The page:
Chicago Theater Review: IPHIGENIA IN AULIS (Court)

Post image for Chicago Theater Review: IPHIGENIA IN AULIS (Court)

by Barnaby Hughes on November 17, 2014

in Theater-Chicago

AULIS WELL AT THE COURT THEATRE

With its new production of Euripides’ Iphigenia in Aulis, Court Theatre embarks upon an ambitious three-year venture: to present a trilogy of Greek tragedies chronicling the House of Atreus. Guided by the scholarship of translator Nicholas Rudall (founding artistic director of Court Theatre from 1971 to 1994), director Charles Newell has crafted a powerful beginning in an Iphigenia that seems at once dream-like and achingly real. His respect for the play’s ancient origins is clear in everything from the tiered set to the music and movement of the chorus, and yet the production never feels stale. Rather, Newell’s deft handling of the play’s emotional beats brings the story into a distinctly contemporary context.

Aulis is still. Not a bird sings, not a breath of wind stirs the sails of the Greek navy stagnating in the harbor. The soldiers themselves are unkempt, unshaven and visibly filthy – thanks to Jacqueline Firkins’ thoughtful costume design. Even Agamemnon, a commanding Mark L. Montgomery, is disheveled, his robe hanging loose about his shoulders. He and his men have been waiting for weeks for the favorable wind that will allow them to sail for Troy, where Paris has taken Helen, the wife of Agamemnon’s brother Menelaus.

Yet the gods will not grant the Greeks a fair wind until the goddess Artemis, patroness of Aulis, has been appeased with a sacrifice – Agamemnon’s daughter, Iphigenia. Agamemnon has already sent a letter to his wife, Clytemnestra, asking that Iphigenia be sent to Aulis in order to wed famed soldier Achilles, but now he’s having second thoughts. He sends a slave, the subtly witty Christopher Donahue, with a second letter contradicting the lie, but the slave is intercepted by Menelaus (Michael Huftile), and the letter stolen.

It is too late; Iphigenia arrives at Aulis with her mother and infant brother, overjoyed at the prospect of a wedding. When Clytemnestra learns the truth, she is horrified, and tries to convince her husband not to kill their child. When this fails, she turns to Achilles, played with enthusiastic bravado by Jordan Brown. He swears that he will protect Iphigenia, and chorus and audience breathe a sigh of relief.

But rumor travels quickly among bored soldiers, and soon the Greeks learn the real reason for Iphigenia’s arrival. Demanding her death, they turn against Achilles when he tries to protect his would-be bride. Outnumbered, Achilles flies to Iphigenia’s side, swearing loyalty. But the girl has already begged her father for life, and realizes now that the glory of Greece depends on her sacrifice. She turns Achilles away, comforts her mother, then runs off in search of her father and her death. Agamemnon sacrifices her to the goddess Artemis, and immediately there is the sound of rushing wind. The sails pull taut, the waves lap at the hulls. The Greeks are free to sail.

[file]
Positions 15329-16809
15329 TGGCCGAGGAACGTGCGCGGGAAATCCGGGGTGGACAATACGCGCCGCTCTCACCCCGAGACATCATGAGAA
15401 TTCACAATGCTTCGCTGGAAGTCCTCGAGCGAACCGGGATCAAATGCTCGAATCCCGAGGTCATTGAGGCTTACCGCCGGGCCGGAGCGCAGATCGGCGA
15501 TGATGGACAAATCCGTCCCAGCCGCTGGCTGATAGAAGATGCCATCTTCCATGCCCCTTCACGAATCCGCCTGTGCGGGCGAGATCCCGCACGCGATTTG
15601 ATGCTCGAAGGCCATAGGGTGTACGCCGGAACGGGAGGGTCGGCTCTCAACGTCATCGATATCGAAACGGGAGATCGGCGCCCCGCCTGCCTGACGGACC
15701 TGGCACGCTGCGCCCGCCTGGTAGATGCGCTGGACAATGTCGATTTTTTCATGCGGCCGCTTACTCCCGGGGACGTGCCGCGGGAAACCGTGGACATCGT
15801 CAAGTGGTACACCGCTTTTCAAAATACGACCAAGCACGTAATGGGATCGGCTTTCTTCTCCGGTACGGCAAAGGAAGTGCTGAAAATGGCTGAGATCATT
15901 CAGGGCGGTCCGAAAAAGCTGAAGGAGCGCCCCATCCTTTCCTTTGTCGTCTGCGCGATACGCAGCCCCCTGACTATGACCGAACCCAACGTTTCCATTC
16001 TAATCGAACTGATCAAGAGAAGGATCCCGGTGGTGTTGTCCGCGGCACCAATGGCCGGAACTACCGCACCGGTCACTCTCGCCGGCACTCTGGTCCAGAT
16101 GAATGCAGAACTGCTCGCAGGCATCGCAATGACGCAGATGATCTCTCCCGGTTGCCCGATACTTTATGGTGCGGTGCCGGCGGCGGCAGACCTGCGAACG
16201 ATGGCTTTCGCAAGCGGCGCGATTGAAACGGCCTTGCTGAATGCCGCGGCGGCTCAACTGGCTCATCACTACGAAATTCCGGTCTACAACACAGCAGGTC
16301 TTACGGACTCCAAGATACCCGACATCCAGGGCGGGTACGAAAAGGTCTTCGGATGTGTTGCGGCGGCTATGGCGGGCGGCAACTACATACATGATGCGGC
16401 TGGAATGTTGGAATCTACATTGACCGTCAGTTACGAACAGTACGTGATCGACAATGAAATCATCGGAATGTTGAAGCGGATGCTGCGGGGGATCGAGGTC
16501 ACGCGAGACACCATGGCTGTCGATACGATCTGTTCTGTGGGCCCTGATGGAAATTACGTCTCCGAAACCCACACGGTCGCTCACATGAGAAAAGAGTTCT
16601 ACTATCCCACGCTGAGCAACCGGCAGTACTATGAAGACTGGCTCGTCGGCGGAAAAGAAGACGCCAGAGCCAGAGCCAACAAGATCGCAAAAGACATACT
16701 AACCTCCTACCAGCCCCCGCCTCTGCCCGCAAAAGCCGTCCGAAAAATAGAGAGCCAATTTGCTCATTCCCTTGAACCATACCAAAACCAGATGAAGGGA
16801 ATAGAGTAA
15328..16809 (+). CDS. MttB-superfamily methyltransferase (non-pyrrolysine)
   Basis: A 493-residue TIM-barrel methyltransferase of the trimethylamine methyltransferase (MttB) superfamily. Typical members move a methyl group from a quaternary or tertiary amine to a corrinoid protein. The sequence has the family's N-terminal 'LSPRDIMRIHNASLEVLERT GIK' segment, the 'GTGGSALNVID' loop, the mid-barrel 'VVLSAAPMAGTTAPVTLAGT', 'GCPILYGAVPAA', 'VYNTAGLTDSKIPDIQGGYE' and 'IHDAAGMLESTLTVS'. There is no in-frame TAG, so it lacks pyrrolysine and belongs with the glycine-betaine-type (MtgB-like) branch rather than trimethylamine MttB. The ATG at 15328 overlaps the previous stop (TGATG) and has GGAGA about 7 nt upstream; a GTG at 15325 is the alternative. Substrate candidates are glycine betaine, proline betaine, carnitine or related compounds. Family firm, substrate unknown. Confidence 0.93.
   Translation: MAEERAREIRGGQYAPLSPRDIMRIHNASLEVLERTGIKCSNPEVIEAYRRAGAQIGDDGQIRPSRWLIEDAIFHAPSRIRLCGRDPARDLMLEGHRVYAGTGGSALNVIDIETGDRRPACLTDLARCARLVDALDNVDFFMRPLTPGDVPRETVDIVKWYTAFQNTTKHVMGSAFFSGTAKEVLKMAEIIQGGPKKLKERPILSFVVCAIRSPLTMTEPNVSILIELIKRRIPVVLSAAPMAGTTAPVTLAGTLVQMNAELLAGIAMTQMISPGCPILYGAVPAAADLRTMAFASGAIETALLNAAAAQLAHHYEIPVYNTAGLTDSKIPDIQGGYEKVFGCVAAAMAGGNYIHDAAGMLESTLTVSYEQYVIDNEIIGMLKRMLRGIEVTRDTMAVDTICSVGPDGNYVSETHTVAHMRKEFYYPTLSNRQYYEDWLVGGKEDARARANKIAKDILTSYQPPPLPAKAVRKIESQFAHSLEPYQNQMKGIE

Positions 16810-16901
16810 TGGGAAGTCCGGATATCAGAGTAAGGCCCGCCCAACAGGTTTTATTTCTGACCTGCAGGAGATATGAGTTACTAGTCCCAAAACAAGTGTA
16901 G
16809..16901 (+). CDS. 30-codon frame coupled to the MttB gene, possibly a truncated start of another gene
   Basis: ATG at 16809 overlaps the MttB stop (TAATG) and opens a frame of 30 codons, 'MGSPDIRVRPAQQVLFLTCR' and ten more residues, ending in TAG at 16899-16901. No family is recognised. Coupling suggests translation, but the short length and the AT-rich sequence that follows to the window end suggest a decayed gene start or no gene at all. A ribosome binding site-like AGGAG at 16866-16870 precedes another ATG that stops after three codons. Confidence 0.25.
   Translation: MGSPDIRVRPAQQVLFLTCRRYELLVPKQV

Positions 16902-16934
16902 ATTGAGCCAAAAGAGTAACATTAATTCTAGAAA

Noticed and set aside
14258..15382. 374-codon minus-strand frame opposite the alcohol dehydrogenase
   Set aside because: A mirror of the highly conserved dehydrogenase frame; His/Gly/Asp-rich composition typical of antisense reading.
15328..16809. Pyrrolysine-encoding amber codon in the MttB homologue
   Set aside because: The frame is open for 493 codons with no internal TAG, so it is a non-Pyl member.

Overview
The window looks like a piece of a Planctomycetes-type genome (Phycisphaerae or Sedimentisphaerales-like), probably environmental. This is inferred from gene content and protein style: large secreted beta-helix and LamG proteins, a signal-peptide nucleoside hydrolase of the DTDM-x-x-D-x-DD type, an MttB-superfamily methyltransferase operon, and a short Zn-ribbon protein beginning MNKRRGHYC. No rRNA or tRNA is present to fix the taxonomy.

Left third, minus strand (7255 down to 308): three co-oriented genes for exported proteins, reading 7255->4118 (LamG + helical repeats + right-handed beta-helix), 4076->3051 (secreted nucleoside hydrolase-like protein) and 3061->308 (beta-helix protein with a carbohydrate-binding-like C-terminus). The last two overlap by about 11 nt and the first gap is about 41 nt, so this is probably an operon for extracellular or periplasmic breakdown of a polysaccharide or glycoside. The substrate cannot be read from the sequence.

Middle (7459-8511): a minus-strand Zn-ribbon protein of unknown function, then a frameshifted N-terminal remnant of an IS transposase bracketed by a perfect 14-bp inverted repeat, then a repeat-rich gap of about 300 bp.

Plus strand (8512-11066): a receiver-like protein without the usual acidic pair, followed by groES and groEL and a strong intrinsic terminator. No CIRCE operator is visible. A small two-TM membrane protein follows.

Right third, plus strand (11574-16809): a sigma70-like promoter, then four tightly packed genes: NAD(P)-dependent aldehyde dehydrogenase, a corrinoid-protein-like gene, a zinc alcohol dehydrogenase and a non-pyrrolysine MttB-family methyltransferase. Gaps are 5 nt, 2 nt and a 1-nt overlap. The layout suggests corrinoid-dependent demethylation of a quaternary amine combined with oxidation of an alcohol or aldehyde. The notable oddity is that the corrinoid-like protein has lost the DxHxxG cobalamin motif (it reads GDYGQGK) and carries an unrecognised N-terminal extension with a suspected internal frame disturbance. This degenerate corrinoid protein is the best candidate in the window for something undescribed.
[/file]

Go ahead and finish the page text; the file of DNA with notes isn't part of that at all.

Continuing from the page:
Though the men of the cast are strong, it is the women who make this production so dazzling. Stephanie Andrea Barron is a stunning Iphigenia, caught in the threshold between childhood and adolescence. Barron’s wide-eyed optimism is immensely lovable, and even her tragic monologues are tempered with innocence. Sandra Marquez’s Clytemnestra is the perfect counterpart to her daughter’s gentleness. Elegant and regal, Marquez commands the stage, her very posture suggesting that she is used to being obeyed. Her performance is fearless, every moment committed to with complete honesty. If Marquez’ Clytemnestra is indeed the role model for Barron’s Iphigenia, then the young girl’s courage can come as no surprise.

Kasey Alfonso, Jeanne T. Arrigo, Emjoy Gavino, Tania Richard, Adrienne Walker, and Tracy Walsh are a compelling chorus, using music and movement to provide context for the action. Though each member of the chorus is unique, the actresses perform with a stylized physical vocabulary that enables them to act as one. This vocabulary, reminiscent of religious rituals, makes the world of the play more vivid, and the chorus’s frequent presence downstage allows them to set the tone of a scene without ever speaking a line.

While Greek tragedy can sometimes feel pedantic and melodramatic, Newell’s Iphigenia is anything but. By turns sardonic, optimistic, and witty, the play provides a fresh perspective on an age-old story.

photos by Michael Brosilow

Iphigenia in Aulis
Court Theatre, 5535 S. Ellis Ave.
Wed and Thurs at 7:30; Fri at 8;
Sat at 3 & 8; Sun at 2:30 & 7:30
ends on December 7, 2014
for tickets, call 773.753.4472 or visit Court Theatre

for more shows, visit Theatre in Chicago

Comments on this entry are closed.